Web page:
NICOLA Sturgeon has thrown her support behind a cross-border bid for the UK City of Culture 2025, despite opposition from SNP members on Dumfries and Galloway Council.
Nationalist councillors said in a statement that the proposal to submit a joint application for the status from local authorities in the Scottish Borders, Carlisle City, Cumbria, Northumberland and this region does not line-up with the objectives of the Borderlands Growth Deal, which is progressing the bid along with the South of Scotland Enterprise.
The group, led by depute council leader Rob Davidson, said they would have supported a south Scotland entry for the title.
And they argued that Dumfries and Galloway would have been “far more prominent” in such a proposal. The controversial move prompted Finlay Carson, MSP for Galloway and West Dumfries, to ask Ms Sturgeon of her level of support for the bid during First Ministers Questions at Holyrood last week.
He said it was “not entirely clear” why SNP councillors had rejected the proposal “other than the fact that it would involve both Scottish and English Councils”.
Mr Carson added: “Will the First Minister confirm whether she would support such a cross-border bid for the Borderlands and if so what support the government can make available to the bid team as they move forward?”
Responding, Ms Sturgeon said she is an “enthusiastic supporter” of the Borderlands Initiative and would look into the situation, adding she was unaware of the circumstances.
She said suggestions that SNP councillors had pulled out of the bid as it would involve working with English councils “could not be further from the truth”.
The First Minister continued: “I also think it is important we take all opportunities, particularly in these circumstances to support culture and cultural initiatives.”
She added she would be “happy to have a discussion” on the matter with councillors.
Furthermore, she said she would ask ministers how the bid can be supported by the Scottish Government going forward.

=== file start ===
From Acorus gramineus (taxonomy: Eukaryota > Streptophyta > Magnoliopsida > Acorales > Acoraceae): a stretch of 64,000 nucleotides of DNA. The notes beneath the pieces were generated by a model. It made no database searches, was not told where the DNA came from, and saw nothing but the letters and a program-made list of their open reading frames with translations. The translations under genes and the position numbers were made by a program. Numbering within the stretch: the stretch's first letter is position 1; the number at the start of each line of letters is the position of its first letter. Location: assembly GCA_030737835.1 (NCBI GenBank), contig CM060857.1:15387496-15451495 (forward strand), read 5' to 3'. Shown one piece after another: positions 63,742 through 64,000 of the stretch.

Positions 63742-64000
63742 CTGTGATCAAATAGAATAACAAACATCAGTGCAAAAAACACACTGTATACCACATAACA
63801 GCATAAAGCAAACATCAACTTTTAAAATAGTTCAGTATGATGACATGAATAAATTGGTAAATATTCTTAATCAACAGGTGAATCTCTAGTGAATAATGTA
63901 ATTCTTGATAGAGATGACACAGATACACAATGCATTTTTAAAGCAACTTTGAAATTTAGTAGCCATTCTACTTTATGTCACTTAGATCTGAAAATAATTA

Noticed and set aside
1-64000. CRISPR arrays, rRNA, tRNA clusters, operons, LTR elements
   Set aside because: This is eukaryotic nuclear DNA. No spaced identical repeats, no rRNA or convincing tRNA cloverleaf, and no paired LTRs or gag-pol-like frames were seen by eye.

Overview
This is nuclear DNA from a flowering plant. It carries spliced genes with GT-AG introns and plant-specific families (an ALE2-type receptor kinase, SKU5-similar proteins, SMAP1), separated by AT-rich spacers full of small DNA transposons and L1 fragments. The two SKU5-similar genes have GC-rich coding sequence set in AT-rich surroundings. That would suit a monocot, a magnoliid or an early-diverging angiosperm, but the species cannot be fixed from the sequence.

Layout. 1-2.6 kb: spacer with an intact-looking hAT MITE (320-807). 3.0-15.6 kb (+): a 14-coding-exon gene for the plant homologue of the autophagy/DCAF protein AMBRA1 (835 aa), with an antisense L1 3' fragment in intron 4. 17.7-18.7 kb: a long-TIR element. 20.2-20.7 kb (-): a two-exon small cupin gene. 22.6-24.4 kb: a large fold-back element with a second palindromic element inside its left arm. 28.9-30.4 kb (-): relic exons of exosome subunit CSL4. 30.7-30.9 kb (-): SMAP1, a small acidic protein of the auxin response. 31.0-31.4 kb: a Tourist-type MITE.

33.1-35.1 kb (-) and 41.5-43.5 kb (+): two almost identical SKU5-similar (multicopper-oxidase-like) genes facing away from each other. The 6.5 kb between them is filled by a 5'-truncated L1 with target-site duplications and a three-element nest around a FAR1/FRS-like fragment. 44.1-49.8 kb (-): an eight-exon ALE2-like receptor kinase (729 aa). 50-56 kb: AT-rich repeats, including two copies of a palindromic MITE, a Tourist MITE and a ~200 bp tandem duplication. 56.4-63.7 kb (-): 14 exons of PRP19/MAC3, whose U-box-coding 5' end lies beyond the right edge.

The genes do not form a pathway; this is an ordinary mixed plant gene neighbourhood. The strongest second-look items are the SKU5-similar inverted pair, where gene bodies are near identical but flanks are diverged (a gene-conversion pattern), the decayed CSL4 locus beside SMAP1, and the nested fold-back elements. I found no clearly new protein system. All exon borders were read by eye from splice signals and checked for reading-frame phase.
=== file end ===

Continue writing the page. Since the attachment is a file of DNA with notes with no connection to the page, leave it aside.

“On these things obviously there will sometimes be differences of opinion,” Ms Sturgeon added, “but let’s try and get behind any reasonable bid for something like this and, for goodness sake shy away from any claims about some of the motives why people might not be taken in a particular position.”
Meanwhile, politicians from across the chamber have called for councillors to unite and get behind the Borderlands bid.
Labour MSP for South Scotland Colin Smyth said: “I fully support this bid for City of Culture status and to have a joint endeavour with five cross border councils in Scotland and England is great.
“Now the decision has been taken to make the bid, everyone should be working together to back it. This is about culture, not constitutions and politicians should not be using it as a proxy for petty point scoring on other issues. We need to focus on the many benefits that this bid would bring to both Dumfries and Galloway and the Scottish Borders.”
Dumfriesshire’s conservative MP David Mundell added: “I’m very disappointed to learn that SNP councillors in Dumfries and Galloway are opposed to making a joint-bid across the Borderlands to be the City of Culture.
“I can only conclude that this is because of this cross-border element and frankly I find that pathetic.”
But SNP councillors argued the sole purpose of the Borderlands Initiative was to secure investment in the region.
“It has done that,” they said. “We don’t see a role for Borderlands in additional and very different areas of work, which a City of Culture bid would certainly be.”